Blood Journal
Leading the way in experimental and clinical research in hematology

Detection by polymerase chain reaction of residual cells with the bcl-2 translocation is associated with increased risk of relapse after autologous bone marrow transplantation for B-cell lymphoma

  1. JG Gribben,
  2. D Neuberg,
  3. AS Freedman,
  4. CD Gimmi,
  5. KW Pesek,
  6. M Barber,
  7. L Saporito,
  8. SD Woo,
  9. F Coral, and
  10. N Spector
  1. Dana-Farber Cancer Institute, Department of Medicine, Harvard Medical School, Boston, MA 02115.

Abstract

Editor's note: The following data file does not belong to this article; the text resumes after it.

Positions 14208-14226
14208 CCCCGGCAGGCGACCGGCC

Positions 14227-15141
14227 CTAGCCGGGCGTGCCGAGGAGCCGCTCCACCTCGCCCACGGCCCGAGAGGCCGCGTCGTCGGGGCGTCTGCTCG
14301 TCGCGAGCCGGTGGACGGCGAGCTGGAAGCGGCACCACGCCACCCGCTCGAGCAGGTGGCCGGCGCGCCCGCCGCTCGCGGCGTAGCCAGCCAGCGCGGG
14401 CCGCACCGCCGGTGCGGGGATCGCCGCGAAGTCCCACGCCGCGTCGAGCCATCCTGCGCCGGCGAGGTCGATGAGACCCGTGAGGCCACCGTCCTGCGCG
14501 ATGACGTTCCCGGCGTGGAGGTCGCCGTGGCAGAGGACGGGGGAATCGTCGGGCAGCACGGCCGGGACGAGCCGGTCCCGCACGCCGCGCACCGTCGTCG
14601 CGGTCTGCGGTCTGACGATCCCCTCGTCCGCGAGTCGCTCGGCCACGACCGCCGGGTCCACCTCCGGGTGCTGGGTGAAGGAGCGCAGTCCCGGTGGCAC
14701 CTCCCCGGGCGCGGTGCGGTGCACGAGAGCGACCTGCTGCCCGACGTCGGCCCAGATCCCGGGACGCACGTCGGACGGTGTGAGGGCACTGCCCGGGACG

Although molecular biologic techniques can now detect minimal numbers of residual cancer cells in patients in complete clinical remission, the clinical significance of minimal residual disease has never been conclusively established. If the detection of minimal residual disease predicts which patients will relapse, then therapy could be altered based upon the detection of these cells. The t(14;18) can be detected by polymerase chain reaction (PCR) amplification in 50% of patients with B-cell non-Hodgkin's lymphoma and allows detection of one lymphoma cell in up to 1 million normal cells. To determine the clinical significance of the detection of minimal residual lymphoma cells in the bone marrow (BM) PCR amplification was used to detect the presence of residual lymphoma cells after autologous BM transplantation (ABMT) in serial BM samples from 134 patients with B-cell lymphoma in whom a bcl- 2 translocation could be detected. PCR analysis was performed on a total of 542 BM samples obtained while these patients were in complete remission. Disease-free survival was markedly increased in patients with no PCR-detectable lymphoma cells in the marrow compared with those in whom residual lymphoma cells were detected (P < .00001), and the presence of detectable lymphoma cells was associated with a 48-fold increase in the risk of relapse. Of the 77 patients (57%) with no PCR- detectable lymphoma cells in their most recent BM sample, none have relapsed. In contrast, all 33 patients (25%) who have relapsed had PCR- detectable lymphoma cells detected in their BM before clinical relapse occurred. In 19 patients (14%), residual lymphoma cells in the BM were detected early following transplantation and subsequently were no longer detectable, although these patients received no further therapy. In these patients, residual lymphoma cells may already have been irreversibly damaged by the high-dose therapy or an endogenous immune mechanism may be capable of eliminating residual lymphoma cells in some patients. Therefore, although the detection of minimal residual disease by PCR following ABMT in patients with lymphoma identifies those patients at high risk of relapse, the presence of residual minimal disease early after transplantation may not be associated with poor prognosis in a small subset of patients. Confirmatory studies will be required to determine more definitively the role of minimal disease detection to identify which patients require additional therapy.